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The Hilbert nullstellsatz tells us that for a complete field $K$, there is a bijective correspondence between K-varieties and finitely generated algegras over $K$.

When the field is not complete, eg $K=R$, what goes wrong here? We still have a map from the set of varieties over $K$ to finitely generated algebras over $K$. So it not to give us a bijection it must fail to be bijective or injective. Which of these happens? Does it fail to be surjective or injective or both?

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closed as too localized by Martin Brandenburg, Felipe Voloch, Andy Putman, Gjergji Zaimi, Alain Valette Dec 19 '11 at 5:55

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You certainly mean "algebraically closed" instead of "complete". – Robert Kucharczyk Dec 17 '11 at 21:23
Also you have to make precise your use of the term "variety", since this is used differently by different authors. But with any of the usual definitions, your statement of Hilbert's Nullstellensatz is wrong. – Robert Kucharczyk Dec 17 '11 at 21:28
In $\mathbb{A}^2_{\mathbb{R}}$ polynomials $x^2+y^2$ and $x^4+y^4$ define the same variety. – Mahdi Majidi-Zolbanin Dec 17 '11 at 21:31
@Mahdi: well, that exactly depends on what you understand by "variety". If you work in scheme theory (as your notation $\mathbb{A}_{\mathbb{R}}^2$ suggests), then they are not the same. Their sets of $\mathbb{R}$-valued points are. – Robert Kucharczyk Dec 17 '11 at 21:34
@Mahdi: Well, let's just wait for him to explain what he actually means, because at least for my taste the current formulation can be interpreted in many different ways, yielding many different answers. – Robert Kucharczyk Dec 17 '11 at 21:43

When $K$ is not algebraically closed, one useful choice of replacement for the naive notion of an affine algebraic subset of $K^n$ is an affine algebraic subset of $\bar{K}^n$ which is a union of orbits of the absolute Galois group $\text{Gal}(\bar{K}/K)$. The Nullstellensatz, together with the fundamental theorem of Galois theory, implies that such things correspond bijectively to radical ideals of $K[x_1, ... x_n]$.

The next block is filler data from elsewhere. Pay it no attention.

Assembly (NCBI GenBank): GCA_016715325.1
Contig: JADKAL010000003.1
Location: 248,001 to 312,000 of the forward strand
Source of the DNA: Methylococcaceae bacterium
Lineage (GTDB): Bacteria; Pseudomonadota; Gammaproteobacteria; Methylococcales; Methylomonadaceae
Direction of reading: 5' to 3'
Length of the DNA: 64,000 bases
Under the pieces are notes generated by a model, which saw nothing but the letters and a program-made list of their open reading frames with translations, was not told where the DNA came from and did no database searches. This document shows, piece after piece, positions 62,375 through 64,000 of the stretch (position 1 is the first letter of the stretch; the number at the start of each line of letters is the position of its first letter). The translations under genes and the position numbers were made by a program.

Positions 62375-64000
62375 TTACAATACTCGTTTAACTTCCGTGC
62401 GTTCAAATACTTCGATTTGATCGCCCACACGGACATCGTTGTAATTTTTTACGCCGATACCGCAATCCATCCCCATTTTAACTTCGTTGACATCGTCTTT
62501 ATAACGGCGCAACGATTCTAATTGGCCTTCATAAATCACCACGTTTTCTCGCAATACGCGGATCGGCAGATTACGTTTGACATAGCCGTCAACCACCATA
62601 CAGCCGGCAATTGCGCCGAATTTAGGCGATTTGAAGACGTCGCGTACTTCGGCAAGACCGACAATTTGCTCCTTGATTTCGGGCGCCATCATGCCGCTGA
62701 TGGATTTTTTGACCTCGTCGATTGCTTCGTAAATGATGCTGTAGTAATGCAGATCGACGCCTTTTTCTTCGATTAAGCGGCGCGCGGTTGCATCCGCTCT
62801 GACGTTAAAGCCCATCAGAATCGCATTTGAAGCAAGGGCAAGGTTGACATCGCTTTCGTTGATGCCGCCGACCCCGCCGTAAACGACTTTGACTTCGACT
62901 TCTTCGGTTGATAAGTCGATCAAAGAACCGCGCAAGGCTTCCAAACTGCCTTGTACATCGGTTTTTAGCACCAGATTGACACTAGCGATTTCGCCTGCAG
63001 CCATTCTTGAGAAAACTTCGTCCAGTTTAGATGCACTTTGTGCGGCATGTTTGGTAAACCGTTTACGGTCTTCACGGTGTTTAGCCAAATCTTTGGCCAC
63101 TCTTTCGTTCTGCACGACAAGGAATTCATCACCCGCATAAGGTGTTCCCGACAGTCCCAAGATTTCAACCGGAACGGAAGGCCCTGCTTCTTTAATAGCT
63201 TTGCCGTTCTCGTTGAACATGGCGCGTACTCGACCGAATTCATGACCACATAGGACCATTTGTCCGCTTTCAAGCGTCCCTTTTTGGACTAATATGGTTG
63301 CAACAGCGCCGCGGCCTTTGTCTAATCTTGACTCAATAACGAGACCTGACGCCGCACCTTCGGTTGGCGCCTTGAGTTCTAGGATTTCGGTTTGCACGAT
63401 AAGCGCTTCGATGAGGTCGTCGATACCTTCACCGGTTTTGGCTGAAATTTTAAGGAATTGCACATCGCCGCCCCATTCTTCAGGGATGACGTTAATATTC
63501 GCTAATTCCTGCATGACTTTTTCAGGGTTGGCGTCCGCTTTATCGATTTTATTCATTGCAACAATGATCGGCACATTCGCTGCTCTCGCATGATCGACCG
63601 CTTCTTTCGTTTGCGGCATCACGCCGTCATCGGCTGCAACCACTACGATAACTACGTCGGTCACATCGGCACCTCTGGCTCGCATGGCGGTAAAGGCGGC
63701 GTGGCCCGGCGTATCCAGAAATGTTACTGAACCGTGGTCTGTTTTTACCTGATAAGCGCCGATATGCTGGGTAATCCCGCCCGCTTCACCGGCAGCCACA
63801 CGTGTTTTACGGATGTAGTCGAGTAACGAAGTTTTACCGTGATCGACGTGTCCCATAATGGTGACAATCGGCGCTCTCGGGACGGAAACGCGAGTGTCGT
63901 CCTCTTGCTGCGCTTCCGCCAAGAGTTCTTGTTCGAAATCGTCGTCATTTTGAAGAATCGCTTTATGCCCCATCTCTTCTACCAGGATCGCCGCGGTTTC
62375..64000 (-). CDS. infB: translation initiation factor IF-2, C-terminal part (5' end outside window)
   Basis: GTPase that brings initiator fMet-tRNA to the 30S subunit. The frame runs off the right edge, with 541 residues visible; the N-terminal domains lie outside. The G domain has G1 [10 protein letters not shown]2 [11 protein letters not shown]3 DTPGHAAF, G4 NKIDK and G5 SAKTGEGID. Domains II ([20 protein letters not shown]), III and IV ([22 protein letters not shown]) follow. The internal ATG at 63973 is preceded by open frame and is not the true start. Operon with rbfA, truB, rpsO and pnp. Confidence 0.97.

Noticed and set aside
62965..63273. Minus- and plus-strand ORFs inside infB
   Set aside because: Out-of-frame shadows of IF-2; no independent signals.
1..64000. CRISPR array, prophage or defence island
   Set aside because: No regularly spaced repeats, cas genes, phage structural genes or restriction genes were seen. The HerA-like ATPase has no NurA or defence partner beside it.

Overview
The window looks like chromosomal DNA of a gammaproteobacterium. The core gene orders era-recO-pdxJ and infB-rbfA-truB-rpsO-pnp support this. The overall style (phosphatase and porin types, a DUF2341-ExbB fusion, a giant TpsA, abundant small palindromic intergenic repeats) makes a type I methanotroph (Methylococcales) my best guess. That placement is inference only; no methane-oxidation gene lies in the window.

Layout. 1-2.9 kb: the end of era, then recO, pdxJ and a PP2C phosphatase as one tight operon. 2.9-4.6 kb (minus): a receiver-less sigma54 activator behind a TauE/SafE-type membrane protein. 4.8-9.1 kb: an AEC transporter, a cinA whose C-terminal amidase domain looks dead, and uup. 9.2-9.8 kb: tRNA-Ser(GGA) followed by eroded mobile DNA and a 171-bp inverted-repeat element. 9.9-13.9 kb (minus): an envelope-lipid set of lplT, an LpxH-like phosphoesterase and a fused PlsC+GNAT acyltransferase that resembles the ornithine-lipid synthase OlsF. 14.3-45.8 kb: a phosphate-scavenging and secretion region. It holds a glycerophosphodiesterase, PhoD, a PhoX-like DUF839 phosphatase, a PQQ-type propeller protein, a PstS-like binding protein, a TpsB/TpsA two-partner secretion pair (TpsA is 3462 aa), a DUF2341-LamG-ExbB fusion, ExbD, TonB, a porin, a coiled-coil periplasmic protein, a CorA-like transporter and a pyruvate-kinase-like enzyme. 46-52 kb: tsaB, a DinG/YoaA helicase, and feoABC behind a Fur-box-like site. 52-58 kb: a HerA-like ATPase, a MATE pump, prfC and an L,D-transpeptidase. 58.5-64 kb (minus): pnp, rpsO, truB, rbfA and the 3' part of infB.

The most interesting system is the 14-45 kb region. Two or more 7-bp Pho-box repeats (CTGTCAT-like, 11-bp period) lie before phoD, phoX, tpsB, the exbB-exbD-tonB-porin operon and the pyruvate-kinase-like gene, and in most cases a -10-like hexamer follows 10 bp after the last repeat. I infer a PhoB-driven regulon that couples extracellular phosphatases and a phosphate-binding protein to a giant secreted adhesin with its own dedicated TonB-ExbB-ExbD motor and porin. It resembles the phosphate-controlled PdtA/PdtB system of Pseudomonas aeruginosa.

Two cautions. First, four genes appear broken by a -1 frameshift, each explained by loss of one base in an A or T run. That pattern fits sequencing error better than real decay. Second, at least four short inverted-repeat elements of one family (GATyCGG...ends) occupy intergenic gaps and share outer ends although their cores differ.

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Let me try an example to see if I understand this correctly: Take $K=\mathbb{R}$, $n=2$. Then $\overline{K}=\mathbb{C}$. (Do we start with an affine algebraic subset of $\mathbb{R}^2$ and find the union of its orbits under absolute Galois group?) Take $\{(0,0)\}$ as your algebraic subset of $\mathbb{R}^2$ and apply $\mathbf{Gal}(\mathbb{C}/\mathbb{R})$ to $\{(0,0)\}$. We get $\{(0,0)\}$. What radical ideal of $\mathbb{R}[x_1,x_2]$ does it correspond to? (Did I understand what you wrote correctly?) – Mahdi Majidi-Zolbanin Dec 18 '11 at 20:30
@Mahdi: an affine algebraic subset of $K^n$ doesn't have an action of the absolute Galois group. You want an affine algebraic subset of $\bar{K}^n$ as I said. In your example the corresponding ideal is just the ideal $(x, y)$ of all real polynomials vanishing at $(0, 0)$. Nothing tricky happening here. – Qiaochu Yuan Dec 18 '11 at 21:08
Now I see. So a priori such an algebraic set corresponds (bijectively) to a radical ideal of $\overline{K}[x_1,\ldots,x_n]$ but because of Galois Theory the generators are in fact in $K[x_1,\ldots,x_n]$. – Mahdi Majidi-Zolbanin Dec 18 '11 at 21:35
Would this construction replace usefully using schemes, in some respect? Have you seen it used anywhere? Further ideas or comments will be very welcome. – plm Feb 24 '12 at 19:15
@plm: Bjorn Poonen taught it at MIT in fall 2009. You can read his notes here: . (To my memory he did not give a completely precise definition of an affine variety over a non-algebraically closed field, but he did stress the use of points over finite extensions of $K$.) – Qiaochu Yuan Feb 25 '12 at 19:58

First, I would like to offer a more rigorous statement of Hilbert's Nullstellensatz from Dummit and Foote's Abstract Algebra:

Let $E$ be an algebraically closed field. Then $\mathcal{I}(\mathcal{Z}(I)) = \mathop{\mathrm{rad}} I$ for every ideal $I$ of $E[x_1, \ldots, x_n].$ Moreover the maps $\mathcal{Z}$ and $\mathcal{I}$ in the correspondence $$\{ \mbox{affine algebraic sets} \} \xleftarrow[\mathcal{Z}]{\xrightarrow{\mathcal{I}}} \{\mbox{radical ideals} \}$$ are bijections of each other.

Now, it should be absolutely obvious why the bijection breaks down when the field considered is $\mathbb{R}$. $\mathbb{R}$ is not algebraically closed (consider $x^2+1 \in \mathbb{R}[x]$, which has a variety that includes $i\not\in \mathbb{R}$) so the Nullstellensatz does not apply and the bijection does not happen.

As for whether or not this is a failure to be injective or surjective, that depends on whether you are talking about $\mathcal{Z}$ or $\mathcal{I}.$

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